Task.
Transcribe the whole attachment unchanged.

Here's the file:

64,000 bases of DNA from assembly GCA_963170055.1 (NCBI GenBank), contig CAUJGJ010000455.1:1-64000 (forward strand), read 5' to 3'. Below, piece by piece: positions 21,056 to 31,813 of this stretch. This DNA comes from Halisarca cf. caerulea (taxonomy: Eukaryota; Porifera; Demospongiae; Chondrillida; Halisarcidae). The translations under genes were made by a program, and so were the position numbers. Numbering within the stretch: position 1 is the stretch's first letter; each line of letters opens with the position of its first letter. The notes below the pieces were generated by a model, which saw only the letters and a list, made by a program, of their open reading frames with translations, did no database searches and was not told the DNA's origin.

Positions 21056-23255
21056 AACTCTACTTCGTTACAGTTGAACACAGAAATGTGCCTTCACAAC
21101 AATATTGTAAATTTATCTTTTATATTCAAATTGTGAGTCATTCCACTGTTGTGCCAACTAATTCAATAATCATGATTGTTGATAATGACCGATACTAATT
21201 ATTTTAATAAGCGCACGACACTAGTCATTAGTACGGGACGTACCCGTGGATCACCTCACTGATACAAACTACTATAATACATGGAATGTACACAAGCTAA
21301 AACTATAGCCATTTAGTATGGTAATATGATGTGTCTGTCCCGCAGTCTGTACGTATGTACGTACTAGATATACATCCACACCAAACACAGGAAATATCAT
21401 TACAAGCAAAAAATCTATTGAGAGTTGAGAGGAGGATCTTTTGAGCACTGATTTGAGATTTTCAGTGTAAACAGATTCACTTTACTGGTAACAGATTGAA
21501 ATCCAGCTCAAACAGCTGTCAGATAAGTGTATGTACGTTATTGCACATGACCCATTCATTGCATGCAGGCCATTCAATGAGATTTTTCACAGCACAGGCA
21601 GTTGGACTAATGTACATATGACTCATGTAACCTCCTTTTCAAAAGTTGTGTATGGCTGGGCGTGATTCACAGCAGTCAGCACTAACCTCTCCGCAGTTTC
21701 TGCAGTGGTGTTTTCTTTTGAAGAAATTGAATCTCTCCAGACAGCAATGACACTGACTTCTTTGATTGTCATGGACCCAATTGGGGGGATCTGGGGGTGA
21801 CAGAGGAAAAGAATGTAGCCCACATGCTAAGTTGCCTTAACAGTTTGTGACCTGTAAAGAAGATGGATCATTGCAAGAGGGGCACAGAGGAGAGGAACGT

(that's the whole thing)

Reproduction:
64,000 bases of DNA from assembly GCA_963170055.1 (NCBI GenBank), contig CAUJGJ010000455.1:1-64000 (forward strand), read 5' to 3'. Below, piece by piece: positions 21,056 to 31,813 of this stretch. This DNA comes from Halisarca cf. caerulea (taxonomy: Eukaryota; Porifera; Demospongiae; Chondrillida; Halisarcidae). The translations under genes were made by a program, and so were the position numbers. Numbering within the stretch: position 1 is the stretch's first letter; each line of letters opens with the position of its first letter. The notes below the pieces were generated by a model, which saw only the letters and a list, made by a program, of their open reading frames with translations, did no database searches and was not told the DNA's origin.

Positions 21056-23255
21056 AACTCTACTTCGTTACAGTTGAACACAGAAATGTGCCTTCACAAC
21101 AATATTGTAAATTTATCTTTTATATTCAAATTGTGAGTCATTCCACTGTTGTGCCAACTAATTCAATAATCATGATTGTTGATAATGACCGATACTAATT
21201 ATTTTAATAAGCGCACGACACTAGTCATTAGTACGGGACGTACCCGTGGATCACCTCACTGATACAAACTACTATAATACATGGAATGTACACAAGCTAA
21301 AACTATAGCCATTTAGTATGGTAATATGATGTGTCTGTCCCGCAGTCTGTACGTATGTACGTACTAGATATACATCCACACCAAACACAGGAAATATCAT
21401 TACAAGCAAAAAATCTATTGAGAGTTGAGAGGAGGATCTTTTGAGCACTGATTTGAGATTTTCAGTGTAAACAGATTCACTTTACTGGTAACAGATTGAA
21501 ATCCAGCTCAAACAGCTGTCAGATAAGTGTATGTACGTTATTGCACATGACCCATTCATTGCATGCAGGCCATTCAATGAGATTTTTCACAGCACAGGCA
21601 GTTGGACTAATGTACATATGACTCATGTAACCTCCTTTTCAAAAGTTGTGTATGGCTGGGCGTGATTCACAGCAGTCAGCACTAACCTCTCCGCAGTTTC
21701 TGCAGTGGTGTTTTCTTTTGAAGAAATTGAATCTCTCCAGACAGCAATGACACTGACTTCTTTGATTGTCATGGACCCAATTGGGGGGATCTGGGGGTGA
21801 CAGAGGAAAAGAATGTAGCCCACATGCTAAGTTGCCTTAACAGTTTGTGACCTGTAAAGAAGATGGATCATTGCAAGAGGGGCACAGAGGAGAGGAACGT